Tip

Private information, secret warning. In horse-racing, it means such secret information as may guide the person tipped to make bets advantageously. A “straight tip” comes straight or direct from the owner or trainer of the horse in question. A man will sometimes give the police the “tip,” or hint where a gang of confederates lie concealed, or where law-breakers may be found. Thus, houses of ill-fame and keepers of clandestine gaming houses in league with the police, receive the “tip” when spies are on them or legal danger is abroad.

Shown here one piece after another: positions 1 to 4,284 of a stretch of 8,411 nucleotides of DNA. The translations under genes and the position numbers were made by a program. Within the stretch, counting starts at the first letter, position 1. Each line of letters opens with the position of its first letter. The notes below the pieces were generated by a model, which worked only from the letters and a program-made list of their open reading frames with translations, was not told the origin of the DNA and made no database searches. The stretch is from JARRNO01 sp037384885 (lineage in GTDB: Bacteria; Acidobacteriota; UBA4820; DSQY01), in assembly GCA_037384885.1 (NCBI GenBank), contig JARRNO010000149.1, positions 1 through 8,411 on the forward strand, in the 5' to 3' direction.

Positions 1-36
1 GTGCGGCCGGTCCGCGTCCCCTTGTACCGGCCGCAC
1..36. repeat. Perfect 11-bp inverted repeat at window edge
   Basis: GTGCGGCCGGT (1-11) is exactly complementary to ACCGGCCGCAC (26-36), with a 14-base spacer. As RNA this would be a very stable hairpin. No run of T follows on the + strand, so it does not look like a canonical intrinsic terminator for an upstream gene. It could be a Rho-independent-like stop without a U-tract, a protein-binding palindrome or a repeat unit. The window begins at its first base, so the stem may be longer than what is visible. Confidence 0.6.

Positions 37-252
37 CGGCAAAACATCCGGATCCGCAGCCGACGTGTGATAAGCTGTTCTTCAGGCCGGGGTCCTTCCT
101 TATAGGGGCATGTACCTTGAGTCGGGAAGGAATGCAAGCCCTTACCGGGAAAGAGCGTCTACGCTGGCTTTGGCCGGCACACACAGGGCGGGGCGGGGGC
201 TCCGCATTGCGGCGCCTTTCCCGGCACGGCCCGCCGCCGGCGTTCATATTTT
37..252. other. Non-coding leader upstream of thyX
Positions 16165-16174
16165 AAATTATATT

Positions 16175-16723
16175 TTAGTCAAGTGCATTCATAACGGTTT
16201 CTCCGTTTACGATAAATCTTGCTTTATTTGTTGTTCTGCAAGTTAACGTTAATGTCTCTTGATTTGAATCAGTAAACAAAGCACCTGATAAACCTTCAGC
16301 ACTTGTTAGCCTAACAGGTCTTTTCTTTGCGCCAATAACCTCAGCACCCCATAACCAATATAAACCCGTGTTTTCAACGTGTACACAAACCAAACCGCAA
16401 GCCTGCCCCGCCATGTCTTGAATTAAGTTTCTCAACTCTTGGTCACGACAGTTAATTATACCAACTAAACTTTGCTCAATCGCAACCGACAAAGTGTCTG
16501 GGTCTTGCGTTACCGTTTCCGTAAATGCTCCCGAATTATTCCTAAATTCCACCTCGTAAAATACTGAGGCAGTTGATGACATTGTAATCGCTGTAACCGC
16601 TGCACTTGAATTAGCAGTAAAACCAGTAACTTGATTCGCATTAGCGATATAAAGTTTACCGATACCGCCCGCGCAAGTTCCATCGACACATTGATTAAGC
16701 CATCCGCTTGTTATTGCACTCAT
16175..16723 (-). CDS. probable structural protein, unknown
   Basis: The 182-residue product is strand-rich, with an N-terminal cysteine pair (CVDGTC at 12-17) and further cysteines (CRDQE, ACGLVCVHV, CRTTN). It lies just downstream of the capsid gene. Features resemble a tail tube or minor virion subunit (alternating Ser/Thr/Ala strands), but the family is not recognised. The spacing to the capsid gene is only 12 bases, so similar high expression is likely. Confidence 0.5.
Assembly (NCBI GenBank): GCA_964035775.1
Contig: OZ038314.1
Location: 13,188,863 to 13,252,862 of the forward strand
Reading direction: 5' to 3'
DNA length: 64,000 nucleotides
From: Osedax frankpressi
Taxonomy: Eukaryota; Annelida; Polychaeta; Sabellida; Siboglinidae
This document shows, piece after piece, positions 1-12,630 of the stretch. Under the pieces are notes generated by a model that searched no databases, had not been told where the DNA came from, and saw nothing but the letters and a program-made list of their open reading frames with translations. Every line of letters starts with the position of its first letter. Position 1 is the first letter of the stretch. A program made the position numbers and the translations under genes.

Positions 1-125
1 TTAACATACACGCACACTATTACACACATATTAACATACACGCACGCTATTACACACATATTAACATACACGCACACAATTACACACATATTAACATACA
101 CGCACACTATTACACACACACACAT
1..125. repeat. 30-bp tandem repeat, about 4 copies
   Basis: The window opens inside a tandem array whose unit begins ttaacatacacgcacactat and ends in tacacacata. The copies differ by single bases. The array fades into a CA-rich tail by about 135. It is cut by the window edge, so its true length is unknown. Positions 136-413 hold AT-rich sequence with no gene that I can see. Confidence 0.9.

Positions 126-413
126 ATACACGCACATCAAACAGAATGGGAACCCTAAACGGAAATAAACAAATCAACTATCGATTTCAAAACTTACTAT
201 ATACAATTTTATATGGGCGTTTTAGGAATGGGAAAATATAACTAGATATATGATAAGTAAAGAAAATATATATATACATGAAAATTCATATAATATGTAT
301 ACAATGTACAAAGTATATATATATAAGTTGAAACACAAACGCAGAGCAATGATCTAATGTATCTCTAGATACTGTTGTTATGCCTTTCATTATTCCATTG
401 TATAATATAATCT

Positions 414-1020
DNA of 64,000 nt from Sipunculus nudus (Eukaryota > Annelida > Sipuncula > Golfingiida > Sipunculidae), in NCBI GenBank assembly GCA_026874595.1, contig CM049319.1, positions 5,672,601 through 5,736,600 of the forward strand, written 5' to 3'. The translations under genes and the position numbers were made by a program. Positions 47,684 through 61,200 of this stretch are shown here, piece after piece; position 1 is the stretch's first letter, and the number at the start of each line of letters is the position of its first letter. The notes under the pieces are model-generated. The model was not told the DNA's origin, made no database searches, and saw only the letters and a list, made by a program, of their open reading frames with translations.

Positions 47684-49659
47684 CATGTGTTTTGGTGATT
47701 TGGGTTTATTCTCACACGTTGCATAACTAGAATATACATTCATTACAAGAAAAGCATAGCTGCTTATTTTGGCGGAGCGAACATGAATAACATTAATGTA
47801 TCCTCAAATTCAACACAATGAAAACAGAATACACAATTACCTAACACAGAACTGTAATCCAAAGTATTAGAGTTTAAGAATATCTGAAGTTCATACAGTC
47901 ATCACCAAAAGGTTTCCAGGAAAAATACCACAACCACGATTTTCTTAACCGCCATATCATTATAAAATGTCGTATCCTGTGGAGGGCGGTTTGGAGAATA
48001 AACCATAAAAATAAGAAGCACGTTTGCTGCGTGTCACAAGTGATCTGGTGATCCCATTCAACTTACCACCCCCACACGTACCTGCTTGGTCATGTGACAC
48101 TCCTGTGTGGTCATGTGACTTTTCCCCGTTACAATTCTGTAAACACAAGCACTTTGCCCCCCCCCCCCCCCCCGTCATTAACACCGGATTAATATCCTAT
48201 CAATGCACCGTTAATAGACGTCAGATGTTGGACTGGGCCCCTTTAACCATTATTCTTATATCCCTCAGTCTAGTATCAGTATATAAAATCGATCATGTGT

“If he told the police, he felt assured that the `tip' would be given to the parties concerned, and his efforts would be frustrated.” —Mr, Stead's defence, November 2nd, 1885.

He gave me a tip
a present of money, a bride. (See Dibs.)

Source: Dictionary of Phrase and Fable, E. Cobham Brewer, 1894
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